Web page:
2004 Denver Annual Meeting (November 7–10, 2004)

Paper No. 4
Presentation Time: 8:00 AM-12:00 PM


PETSCH, Steven T., Department of Geosciences, Univ of Massachusetts-Amherst, Amherst, MA 01003, MARTINI, Anna M., Department of Geology, Amherst College, Amherst, MA 01002 and NÜSSLEIN, Klaus, Department of Microbiology, Univ of Massachusetts-Amherst, Amherst, MA 01003, spetsch@geo.umass.edu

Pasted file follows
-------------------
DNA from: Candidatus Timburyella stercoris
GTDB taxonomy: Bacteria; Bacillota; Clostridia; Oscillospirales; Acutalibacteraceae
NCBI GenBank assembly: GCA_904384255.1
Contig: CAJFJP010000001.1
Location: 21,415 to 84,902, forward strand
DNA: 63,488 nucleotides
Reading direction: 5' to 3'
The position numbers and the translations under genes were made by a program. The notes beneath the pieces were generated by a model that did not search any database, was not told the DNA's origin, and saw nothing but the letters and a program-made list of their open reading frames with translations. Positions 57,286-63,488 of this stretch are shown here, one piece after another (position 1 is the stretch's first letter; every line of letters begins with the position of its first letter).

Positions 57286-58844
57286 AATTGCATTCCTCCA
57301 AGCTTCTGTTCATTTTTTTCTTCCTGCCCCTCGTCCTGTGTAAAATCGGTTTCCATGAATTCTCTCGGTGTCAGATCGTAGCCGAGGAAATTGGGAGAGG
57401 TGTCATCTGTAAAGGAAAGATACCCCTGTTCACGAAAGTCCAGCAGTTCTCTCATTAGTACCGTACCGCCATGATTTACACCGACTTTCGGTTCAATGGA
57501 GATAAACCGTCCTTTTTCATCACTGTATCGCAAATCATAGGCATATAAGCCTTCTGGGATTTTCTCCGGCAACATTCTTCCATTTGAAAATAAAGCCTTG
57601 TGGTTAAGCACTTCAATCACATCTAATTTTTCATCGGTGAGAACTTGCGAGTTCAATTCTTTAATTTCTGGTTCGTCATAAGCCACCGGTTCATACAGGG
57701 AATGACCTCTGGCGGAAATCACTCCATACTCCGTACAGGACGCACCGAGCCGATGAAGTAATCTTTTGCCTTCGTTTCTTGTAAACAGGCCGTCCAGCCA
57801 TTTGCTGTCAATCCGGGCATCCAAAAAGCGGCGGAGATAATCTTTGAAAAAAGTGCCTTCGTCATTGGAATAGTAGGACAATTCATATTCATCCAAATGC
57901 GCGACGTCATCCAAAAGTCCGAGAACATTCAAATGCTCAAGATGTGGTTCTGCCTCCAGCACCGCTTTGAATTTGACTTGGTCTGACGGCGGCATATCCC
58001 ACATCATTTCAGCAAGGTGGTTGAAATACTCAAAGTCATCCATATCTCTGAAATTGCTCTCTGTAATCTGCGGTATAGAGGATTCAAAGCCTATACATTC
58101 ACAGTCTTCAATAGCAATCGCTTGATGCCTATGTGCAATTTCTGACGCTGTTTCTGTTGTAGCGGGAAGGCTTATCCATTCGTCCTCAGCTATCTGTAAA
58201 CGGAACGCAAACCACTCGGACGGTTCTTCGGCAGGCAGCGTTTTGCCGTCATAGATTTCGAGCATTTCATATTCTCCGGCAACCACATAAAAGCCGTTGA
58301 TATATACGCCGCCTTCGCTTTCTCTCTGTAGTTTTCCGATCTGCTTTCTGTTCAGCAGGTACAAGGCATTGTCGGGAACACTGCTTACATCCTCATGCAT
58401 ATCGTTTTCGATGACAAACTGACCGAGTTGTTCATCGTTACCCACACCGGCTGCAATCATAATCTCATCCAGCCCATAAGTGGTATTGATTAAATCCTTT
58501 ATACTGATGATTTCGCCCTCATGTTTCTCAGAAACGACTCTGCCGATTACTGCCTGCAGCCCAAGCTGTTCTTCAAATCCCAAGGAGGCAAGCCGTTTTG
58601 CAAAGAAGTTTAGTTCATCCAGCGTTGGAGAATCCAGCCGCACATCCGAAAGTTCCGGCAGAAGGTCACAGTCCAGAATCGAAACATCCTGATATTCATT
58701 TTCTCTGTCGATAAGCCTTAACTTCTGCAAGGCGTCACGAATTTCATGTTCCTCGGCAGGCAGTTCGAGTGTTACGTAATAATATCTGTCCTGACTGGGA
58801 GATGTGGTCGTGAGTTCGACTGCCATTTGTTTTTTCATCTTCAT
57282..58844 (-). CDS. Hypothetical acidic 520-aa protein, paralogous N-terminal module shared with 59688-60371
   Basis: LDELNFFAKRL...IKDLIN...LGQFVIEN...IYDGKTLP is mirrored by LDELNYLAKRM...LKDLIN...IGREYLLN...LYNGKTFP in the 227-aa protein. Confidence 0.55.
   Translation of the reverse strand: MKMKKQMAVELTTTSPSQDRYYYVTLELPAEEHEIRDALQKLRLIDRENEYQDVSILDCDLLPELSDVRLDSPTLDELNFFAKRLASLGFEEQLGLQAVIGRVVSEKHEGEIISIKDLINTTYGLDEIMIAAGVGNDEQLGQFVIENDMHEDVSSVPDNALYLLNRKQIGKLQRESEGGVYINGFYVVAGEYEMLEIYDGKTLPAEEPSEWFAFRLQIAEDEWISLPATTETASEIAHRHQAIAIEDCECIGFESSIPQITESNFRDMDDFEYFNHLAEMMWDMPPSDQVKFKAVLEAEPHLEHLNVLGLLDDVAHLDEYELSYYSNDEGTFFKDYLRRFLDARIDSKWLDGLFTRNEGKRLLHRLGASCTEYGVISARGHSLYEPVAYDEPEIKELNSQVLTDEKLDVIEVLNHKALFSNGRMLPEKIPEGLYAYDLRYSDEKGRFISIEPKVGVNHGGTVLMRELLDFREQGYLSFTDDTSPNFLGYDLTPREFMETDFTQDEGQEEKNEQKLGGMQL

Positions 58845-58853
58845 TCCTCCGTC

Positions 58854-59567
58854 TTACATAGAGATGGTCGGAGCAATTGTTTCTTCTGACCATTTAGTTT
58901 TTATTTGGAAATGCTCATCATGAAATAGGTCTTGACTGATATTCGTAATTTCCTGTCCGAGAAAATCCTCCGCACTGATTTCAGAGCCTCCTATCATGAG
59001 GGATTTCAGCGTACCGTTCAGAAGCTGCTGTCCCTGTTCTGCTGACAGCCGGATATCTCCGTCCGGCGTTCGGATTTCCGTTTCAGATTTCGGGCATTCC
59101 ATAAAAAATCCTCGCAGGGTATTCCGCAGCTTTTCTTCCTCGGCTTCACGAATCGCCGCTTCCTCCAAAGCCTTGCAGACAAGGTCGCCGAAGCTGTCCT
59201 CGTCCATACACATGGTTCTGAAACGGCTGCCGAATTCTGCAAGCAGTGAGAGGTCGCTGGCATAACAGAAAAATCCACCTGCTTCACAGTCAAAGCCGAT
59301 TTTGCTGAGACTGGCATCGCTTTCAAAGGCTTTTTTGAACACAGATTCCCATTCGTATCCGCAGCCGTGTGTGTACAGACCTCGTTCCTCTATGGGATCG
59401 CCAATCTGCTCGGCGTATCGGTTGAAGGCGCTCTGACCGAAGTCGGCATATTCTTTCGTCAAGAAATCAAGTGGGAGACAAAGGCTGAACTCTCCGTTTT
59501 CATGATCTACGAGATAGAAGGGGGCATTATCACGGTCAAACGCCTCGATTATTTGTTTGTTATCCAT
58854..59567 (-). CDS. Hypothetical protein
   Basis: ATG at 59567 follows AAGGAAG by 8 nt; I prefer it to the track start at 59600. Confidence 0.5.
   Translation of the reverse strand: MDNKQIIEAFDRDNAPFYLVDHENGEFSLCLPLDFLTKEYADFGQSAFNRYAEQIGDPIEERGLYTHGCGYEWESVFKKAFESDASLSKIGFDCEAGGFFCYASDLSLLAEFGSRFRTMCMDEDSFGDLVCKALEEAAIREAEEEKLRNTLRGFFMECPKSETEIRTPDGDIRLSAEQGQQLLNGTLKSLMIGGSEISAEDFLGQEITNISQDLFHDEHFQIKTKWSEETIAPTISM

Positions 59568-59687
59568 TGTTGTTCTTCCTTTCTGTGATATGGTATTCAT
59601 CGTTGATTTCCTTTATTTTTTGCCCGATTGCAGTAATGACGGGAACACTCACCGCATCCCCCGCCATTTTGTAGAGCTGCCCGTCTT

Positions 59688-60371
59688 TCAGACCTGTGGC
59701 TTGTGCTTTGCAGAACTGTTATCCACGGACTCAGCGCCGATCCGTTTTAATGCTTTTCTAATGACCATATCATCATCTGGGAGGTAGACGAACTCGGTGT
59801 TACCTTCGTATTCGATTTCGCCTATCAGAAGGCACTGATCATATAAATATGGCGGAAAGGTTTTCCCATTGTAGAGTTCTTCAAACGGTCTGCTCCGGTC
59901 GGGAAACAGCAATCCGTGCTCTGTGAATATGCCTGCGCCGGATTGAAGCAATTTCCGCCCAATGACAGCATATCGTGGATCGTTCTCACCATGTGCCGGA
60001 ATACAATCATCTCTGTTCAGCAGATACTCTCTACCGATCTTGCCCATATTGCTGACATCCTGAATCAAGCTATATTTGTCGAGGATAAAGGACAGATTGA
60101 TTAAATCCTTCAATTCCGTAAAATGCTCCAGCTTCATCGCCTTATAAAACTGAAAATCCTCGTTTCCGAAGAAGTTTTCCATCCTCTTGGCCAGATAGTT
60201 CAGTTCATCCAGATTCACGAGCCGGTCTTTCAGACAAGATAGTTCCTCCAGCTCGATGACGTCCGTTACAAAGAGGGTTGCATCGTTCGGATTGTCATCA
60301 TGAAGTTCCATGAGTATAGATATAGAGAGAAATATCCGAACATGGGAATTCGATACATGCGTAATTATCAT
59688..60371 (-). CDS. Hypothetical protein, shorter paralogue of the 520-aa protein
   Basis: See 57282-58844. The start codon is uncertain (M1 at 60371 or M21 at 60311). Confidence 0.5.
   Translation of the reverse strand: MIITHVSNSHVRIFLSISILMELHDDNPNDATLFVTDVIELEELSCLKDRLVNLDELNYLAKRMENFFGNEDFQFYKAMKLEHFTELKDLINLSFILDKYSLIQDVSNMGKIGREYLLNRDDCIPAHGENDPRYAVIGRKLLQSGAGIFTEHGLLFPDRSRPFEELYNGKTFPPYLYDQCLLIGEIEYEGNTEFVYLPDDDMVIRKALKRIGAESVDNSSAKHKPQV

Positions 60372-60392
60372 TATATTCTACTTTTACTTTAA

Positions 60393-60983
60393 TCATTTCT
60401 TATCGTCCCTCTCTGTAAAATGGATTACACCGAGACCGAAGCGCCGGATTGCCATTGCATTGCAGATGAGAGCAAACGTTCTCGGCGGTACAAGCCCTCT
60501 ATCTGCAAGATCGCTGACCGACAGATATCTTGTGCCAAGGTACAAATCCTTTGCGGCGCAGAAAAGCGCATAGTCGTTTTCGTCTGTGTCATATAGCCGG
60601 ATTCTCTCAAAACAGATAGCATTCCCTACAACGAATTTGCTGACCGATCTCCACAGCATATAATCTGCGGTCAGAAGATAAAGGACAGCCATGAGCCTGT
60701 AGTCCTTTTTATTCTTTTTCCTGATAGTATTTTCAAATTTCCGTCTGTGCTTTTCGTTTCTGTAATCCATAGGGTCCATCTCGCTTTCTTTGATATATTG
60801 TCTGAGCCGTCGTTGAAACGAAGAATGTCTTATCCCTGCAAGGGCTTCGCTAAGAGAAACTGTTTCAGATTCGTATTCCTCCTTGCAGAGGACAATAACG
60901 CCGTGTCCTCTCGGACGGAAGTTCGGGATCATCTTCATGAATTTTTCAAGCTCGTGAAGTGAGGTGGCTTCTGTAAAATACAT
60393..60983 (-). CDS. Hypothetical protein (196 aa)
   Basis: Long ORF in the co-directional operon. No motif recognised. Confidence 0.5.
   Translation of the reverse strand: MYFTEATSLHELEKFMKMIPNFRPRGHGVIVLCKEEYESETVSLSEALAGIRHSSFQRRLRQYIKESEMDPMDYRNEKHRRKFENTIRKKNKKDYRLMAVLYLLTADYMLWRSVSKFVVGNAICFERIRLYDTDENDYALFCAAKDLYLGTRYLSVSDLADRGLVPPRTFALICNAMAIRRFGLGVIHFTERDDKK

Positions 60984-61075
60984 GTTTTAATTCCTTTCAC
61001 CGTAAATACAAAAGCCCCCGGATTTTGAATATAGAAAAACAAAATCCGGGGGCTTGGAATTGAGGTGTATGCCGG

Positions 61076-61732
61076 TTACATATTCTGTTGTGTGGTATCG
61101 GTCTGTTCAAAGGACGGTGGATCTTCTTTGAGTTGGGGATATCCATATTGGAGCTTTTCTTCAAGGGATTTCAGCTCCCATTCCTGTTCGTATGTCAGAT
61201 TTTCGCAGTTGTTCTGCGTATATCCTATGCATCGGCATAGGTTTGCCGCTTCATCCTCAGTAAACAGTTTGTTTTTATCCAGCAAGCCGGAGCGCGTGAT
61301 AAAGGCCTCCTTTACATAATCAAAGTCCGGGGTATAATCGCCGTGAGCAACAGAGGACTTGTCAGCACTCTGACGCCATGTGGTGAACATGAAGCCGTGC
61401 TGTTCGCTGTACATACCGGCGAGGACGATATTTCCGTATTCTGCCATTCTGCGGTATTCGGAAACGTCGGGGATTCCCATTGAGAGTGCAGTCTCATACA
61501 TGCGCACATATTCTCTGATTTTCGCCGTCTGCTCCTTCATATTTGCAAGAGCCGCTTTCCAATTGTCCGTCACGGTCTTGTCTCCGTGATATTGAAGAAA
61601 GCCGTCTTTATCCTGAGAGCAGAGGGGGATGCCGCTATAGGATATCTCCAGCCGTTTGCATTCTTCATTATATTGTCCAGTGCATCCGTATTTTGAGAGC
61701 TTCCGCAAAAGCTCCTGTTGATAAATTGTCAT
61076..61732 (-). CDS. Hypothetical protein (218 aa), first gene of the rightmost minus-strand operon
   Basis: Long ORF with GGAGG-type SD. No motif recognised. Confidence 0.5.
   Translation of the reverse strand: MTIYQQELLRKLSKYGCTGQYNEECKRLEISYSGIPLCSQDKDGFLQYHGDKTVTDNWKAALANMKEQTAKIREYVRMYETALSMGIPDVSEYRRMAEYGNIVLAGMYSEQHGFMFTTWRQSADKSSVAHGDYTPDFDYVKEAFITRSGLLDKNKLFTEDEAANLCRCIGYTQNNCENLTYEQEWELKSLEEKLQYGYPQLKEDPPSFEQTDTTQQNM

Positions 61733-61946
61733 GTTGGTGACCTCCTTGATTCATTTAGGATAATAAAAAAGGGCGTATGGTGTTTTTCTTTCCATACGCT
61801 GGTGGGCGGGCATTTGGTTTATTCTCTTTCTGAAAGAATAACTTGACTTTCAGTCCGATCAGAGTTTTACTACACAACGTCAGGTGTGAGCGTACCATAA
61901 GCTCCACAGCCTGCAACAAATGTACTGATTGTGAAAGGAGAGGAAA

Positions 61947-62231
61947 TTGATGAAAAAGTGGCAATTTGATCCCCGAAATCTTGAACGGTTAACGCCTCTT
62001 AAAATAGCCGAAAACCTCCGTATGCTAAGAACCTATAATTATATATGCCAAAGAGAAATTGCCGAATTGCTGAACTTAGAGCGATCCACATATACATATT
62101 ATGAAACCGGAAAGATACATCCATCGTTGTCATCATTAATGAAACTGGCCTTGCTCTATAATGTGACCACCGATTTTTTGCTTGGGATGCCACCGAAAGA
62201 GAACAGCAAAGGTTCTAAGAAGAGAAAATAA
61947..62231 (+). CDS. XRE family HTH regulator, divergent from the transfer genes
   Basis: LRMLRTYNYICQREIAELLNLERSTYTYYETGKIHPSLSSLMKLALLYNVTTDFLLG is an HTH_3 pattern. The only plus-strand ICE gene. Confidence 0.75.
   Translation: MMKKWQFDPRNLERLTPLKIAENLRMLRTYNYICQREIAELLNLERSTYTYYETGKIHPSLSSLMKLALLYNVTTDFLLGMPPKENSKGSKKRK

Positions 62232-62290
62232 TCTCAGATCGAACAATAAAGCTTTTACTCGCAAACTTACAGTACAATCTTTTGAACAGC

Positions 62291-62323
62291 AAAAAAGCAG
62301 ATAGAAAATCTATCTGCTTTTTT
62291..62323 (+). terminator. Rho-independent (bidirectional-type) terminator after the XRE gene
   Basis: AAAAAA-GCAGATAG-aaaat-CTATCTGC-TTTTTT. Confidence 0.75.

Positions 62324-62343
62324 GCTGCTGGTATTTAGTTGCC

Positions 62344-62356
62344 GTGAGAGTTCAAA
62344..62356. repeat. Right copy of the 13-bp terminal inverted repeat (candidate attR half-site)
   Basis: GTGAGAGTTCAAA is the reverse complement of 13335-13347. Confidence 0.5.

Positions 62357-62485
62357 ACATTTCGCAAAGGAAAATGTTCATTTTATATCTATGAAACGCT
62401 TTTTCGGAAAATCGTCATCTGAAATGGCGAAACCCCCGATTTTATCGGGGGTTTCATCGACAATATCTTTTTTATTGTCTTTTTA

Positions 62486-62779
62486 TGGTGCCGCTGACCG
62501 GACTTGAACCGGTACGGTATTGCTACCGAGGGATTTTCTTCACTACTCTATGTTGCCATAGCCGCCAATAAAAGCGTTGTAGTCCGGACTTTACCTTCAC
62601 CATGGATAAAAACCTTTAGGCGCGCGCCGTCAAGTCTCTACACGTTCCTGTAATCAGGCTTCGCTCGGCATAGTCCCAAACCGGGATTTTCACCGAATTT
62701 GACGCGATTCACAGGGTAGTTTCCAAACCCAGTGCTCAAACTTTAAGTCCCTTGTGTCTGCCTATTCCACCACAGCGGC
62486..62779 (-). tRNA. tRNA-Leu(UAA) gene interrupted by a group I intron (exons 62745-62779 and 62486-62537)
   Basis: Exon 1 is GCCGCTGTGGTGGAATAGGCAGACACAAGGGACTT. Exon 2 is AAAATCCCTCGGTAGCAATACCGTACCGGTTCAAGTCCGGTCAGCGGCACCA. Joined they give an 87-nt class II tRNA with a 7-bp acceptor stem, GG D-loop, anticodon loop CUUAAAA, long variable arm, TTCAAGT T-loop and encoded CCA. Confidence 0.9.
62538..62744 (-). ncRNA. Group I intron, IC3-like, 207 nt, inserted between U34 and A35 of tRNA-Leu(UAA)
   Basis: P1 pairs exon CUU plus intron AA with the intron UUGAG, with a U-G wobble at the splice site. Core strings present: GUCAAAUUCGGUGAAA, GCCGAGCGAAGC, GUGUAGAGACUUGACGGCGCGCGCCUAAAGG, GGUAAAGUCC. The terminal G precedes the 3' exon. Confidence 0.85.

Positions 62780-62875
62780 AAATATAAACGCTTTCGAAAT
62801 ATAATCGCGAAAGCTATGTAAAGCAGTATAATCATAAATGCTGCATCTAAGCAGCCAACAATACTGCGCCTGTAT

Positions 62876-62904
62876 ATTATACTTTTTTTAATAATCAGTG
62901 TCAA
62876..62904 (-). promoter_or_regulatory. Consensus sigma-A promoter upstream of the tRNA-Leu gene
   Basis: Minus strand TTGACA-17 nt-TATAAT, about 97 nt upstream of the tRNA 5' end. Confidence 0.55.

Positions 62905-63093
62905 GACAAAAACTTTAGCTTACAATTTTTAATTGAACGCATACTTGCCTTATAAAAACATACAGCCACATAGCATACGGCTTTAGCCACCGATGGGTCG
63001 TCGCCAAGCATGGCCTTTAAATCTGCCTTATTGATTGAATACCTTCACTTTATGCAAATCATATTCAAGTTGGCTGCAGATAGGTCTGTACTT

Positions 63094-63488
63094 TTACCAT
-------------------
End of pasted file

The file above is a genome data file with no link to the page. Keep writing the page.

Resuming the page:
The Antrim shale (Late Devonian, Michigan) and Forest City Basin (Carboniferous, Kansas) both form significant North American shale gas reserves. Isotopic analyses of methane, DIC and co-produced water establish that this gas is largely microbial in origin. Microscopic observations using fluorescent dyes that indicate metabolic activity reveal a morphologically diverse, active, and in part motile community in water from methane-producing wells, while no evidence of cell material is observed in adjacent non-producing wells. Molecular microbial analyses validate these findings. Two types of marker genes were investigated: species-specific marker genes (16S rRNA) to identify community members belonging to either the Bacteria or Archaea, and functional marker genes (mcrA) to determine the diversity of genes directly involved in methanogenesis. Efforts to date have determined a high diversity of methanogenic Archaea in formation waters from two Antrim wells, including an entirely new cluster of (mcrA) genotypes and novel 16S sequences within the Methanomicrobiales, Methanosarcinales, and Methanobacteriales. Bacterial diversity is more limited, confined to sequences closely related to acetate-producing Acetobacterium and within the Syntrophomonadaceae and Syntrophobacteraceae. Surprisingly, no DNA evidence for sulfate- or metal-reducing bacteria has yet been detected. Likewise enrichment cultures for sulfate-reducing bacteria and other anaerobic heterotrophs did not result in detectable growth. Thus rather than a suite of electron acceptors (i.e. ferric iron, sulfate, nitrate, manganese) followed by fermentation and methanogenesis such as found in modern sediments, the subsurface methanogenic environments of the Antrim Shale and Forest City Basin may more closely resemble documented syntrophic communities in which hydrocarbons are decomposed to acetate and H2, a reaction that is energetically favored only when acetate and H2 are in turn rapidly consumed by methanogens, and is possible only when the absence of other electron acceptors prevents anaerobic heterotrophs from outcompeting acetogens. Such results indicate severe thermodynamic constraints on required metabolic substrate and product activities necessary to yield energy in sedimentary basin environments.